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The Tomorrow War Review

Originally set for theatrical distribution by Paramount, big budget sci-fi action flick The Tomorrow War is now heading to streaming service Amazon Prime Video later this week. With MCU star Chris Pratt on leading man duties, (along with first time executive producing a movie) and an impressive lineup of supporting cast, could this be the next big Summer blockbuster?

Directed by Chris McKay (The Lego Movie & The Lego Batman Movie) The Tomorrow War centres on the unexpected arrival of a group of time travellers from the year 2051. Delivering the startling message that mankind is losing a global war with a deadly alien species, it’s clear to see they need all the help they can get to save the future, so a raft of soldiers and civilians alike are drafted into an army to fight. Amongst those sent to the future is high school teacher and ex-army researcher Dan Forester (Chris Pratt), who teams up with a fellow scientist in the future (Yvonne Strahovski) and his estranged father in the past (J.K. Simmons) a last ditch attempt to save the fate of the earth.

I’m a huge sucker for a good sci-fi/time travel action blockbuster, (particularly Terminator 2 and more recently The Edge of Tomorrow) so after watching the first few trailers, I thought this might be one for me. However, featuring time travel in the narrative can always pose a bit of a risk, (as documented in the fun time travel monologue in Avengers: Endgame) – at times becoming a ‘make it or break it’ factor in the believability of the plot. Nonetheless, writer Zach Dean tries something a bit different to the usual tropes, introducing the idea of a beacon type device which creates a wormhole in time, acting as a ‘moving raft’ between the past and future. Now yes, there’s probably potential for plot holes galore when you factor in quantum theory, but let’s just go with it for the time being! Certain story beats did also feel rather predictable, with parts of the plots hugely contrived, however despite the shortcomings – I actually had a really fun time with this film.

This was a very entertaining movie, thanks to a gripping plot which actually keeps you on the edge of your seat, due to the real considerable threat posed by these aliens. You also quickly root for the main band of characters, largely thanks to the some great comedic moments and a couple of surprisingly emotional family scenes, paired with the big-budget action sequences.There’s also a real rewatch-ability to the film which surprised me, particularly despite the overly long runtime of 2 hours and 20 minutes (I wouldn’t be surprised if there’s a certain spinoff or sequel in the works though)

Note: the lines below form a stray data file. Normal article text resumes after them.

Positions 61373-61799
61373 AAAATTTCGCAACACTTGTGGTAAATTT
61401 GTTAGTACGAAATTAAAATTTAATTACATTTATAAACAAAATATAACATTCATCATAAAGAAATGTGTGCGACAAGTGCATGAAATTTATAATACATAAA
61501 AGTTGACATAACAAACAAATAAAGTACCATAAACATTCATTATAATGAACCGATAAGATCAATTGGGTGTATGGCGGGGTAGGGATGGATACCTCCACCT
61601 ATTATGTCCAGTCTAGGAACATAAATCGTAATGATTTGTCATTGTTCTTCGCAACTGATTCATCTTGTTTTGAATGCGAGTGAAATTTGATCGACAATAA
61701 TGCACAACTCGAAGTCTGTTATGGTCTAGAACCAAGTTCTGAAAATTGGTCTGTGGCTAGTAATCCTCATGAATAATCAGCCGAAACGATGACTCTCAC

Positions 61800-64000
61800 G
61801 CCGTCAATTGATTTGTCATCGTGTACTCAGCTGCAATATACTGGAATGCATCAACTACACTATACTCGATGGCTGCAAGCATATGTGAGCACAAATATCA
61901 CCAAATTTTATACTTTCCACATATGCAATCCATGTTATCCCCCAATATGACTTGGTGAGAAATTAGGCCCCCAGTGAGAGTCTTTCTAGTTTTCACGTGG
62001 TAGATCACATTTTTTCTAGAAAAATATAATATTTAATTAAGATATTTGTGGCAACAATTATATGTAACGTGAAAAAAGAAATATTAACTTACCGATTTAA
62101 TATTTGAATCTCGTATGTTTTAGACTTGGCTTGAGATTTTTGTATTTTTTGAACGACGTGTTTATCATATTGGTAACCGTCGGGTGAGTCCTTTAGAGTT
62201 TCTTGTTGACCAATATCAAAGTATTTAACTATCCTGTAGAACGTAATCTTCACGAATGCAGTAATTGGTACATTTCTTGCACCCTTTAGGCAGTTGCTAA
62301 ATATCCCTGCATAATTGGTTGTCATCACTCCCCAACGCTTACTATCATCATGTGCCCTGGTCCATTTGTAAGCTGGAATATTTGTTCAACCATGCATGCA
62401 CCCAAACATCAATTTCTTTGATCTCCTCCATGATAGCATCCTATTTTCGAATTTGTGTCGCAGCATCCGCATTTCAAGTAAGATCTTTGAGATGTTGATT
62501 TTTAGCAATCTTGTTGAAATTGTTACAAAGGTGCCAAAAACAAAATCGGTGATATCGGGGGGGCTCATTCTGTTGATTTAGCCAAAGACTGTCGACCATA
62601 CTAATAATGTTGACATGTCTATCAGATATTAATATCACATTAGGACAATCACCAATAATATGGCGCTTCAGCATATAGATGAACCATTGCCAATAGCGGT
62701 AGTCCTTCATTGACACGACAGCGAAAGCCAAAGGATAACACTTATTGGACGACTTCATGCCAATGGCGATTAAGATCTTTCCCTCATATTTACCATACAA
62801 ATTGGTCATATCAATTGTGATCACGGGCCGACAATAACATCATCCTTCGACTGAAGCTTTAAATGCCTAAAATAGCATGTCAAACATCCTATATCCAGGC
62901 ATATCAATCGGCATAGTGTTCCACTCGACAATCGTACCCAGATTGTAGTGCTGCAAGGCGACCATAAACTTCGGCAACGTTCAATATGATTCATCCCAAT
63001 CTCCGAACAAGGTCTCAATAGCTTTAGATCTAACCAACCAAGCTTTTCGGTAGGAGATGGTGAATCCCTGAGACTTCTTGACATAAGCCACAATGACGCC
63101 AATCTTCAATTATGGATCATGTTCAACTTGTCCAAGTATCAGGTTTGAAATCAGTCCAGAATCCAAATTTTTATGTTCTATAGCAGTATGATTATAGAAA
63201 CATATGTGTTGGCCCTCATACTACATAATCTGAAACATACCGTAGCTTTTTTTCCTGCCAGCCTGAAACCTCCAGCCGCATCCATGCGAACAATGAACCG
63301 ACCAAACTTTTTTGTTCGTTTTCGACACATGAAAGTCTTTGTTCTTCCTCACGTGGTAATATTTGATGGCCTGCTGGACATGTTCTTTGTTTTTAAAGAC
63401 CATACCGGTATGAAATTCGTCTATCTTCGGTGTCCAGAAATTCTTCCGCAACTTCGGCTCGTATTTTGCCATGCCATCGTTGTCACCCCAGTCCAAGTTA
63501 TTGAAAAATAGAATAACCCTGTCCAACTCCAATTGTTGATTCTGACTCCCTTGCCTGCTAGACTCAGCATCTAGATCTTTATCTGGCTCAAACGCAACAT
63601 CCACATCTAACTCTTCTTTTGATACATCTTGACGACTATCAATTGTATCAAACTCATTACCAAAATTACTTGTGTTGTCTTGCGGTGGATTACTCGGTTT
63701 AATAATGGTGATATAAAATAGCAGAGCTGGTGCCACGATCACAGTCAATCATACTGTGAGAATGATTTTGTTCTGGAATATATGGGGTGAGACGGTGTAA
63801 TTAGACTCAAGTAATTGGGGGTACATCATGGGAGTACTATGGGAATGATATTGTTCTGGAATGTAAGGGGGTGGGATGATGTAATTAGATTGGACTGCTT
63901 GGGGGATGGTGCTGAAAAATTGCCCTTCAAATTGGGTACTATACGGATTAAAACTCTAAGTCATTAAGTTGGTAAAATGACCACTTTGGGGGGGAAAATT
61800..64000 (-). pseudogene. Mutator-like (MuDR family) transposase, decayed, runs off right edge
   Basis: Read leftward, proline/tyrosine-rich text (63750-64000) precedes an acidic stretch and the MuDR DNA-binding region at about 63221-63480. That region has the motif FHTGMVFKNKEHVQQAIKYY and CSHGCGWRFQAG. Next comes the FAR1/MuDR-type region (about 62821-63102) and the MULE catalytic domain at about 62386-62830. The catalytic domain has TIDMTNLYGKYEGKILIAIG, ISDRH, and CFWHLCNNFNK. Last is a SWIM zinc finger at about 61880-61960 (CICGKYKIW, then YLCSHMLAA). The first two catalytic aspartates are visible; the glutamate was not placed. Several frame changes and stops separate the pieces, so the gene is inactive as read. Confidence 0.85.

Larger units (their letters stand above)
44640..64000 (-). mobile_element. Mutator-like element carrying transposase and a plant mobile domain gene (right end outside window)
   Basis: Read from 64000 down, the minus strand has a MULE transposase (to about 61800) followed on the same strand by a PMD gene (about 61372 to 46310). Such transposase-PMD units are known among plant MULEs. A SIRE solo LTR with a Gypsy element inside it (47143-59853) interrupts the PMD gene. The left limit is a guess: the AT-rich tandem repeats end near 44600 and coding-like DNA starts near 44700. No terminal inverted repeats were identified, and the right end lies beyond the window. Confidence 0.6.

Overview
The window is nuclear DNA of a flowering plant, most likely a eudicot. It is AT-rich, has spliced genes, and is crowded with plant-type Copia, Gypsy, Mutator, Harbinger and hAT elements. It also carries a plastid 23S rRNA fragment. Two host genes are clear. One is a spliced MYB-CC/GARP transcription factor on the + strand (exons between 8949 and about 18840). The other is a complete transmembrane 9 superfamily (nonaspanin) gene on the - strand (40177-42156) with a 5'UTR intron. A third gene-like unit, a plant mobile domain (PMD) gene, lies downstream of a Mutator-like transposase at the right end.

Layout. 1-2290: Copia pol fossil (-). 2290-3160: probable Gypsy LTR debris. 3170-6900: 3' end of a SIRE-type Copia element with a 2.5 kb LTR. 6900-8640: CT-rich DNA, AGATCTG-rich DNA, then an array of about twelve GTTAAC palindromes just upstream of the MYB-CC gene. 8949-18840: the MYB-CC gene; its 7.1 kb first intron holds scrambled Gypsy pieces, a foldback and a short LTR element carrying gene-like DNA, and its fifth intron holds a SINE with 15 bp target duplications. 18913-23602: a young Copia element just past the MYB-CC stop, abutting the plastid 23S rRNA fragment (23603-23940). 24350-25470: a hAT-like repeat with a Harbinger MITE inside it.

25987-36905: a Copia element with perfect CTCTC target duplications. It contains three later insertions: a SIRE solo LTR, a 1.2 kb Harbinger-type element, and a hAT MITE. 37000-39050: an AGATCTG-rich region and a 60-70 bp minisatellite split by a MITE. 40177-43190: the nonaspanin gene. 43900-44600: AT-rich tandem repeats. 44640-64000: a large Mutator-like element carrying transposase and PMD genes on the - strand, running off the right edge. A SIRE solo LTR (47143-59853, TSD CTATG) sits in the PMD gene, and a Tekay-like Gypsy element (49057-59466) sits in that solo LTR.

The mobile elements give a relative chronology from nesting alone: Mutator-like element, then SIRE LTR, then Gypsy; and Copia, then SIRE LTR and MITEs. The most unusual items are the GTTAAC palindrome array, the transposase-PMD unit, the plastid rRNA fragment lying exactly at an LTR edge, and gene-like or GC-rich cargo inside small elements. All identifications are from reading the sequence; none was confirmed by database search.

Following Guardians of the Galaxy and Jurassic World, Chris Pratt cements his status as the main Hollywood action hero at the moment. He excels in the many action sequences and brings a real enthusiasm and added comedy to the role, feeling like a modern Harrison Ford type. Despite the obligatory Chris Pratt taking his top off moment (yawn!), it was fantastic to see Yvonne Strahovski getting almost equal action-status to Pratt, definitely harking back to her roots in spy TV series Chuck. Strahovski’s ‘Romeo Command’ was clearly in charge and leading the mission, with some real added smarts too. The Handmaid’s Tale star also brought a lot of added depth and emotion to the film, which balanced nicely with Pratt’s more comedic chops.

The supporting cast are equally as talented; particularly J.K Simmons as Pratt’s father James Forester, who plays the typical gruff father with a strained relationship with his son (with shocking biceps!) and the brilliantly hilarious Werewolves Within star, Sam Richardson, who brought the real laughs to the flick. However, GLOW‘s Betty Gilpin does feel somewhat underused throughout and I couldn’t escape the feeling that this is a largely white, middle-class group of Americans trying to save the world – which is a bit of a cliched action movie trope at this point.

It’s clear to see there was a significant budget for the production and action sequences, yet I was a little disappointed in how overly reliant on CGI a lot of the future scenes were. Cinematographer Larry Fong opts for a stark and ruinous apocalyptic future setting, with heavily muted colours. However, what really stands out is the impressive creature design from Ken Barthelmey and Ehsan Bigloo (art department for Love and Monster and Godzilla vs Kong) – the aliens really are quite terrifying, and yet rooted with a genuine believability. With teeth reminiscent of angler fish, the terrifying ability to glide through the air like sugar gliders and with limbs like arachnids – they genuinely felt like an animal which could have evolved on this planet.


Despite straying into predictable and contrived territory, The Tomorrow War is an engaging and entertaining sci-fi romp featuring a hugely talented cast. It’s just a shame this won’t be hitting the big screen anytime soon!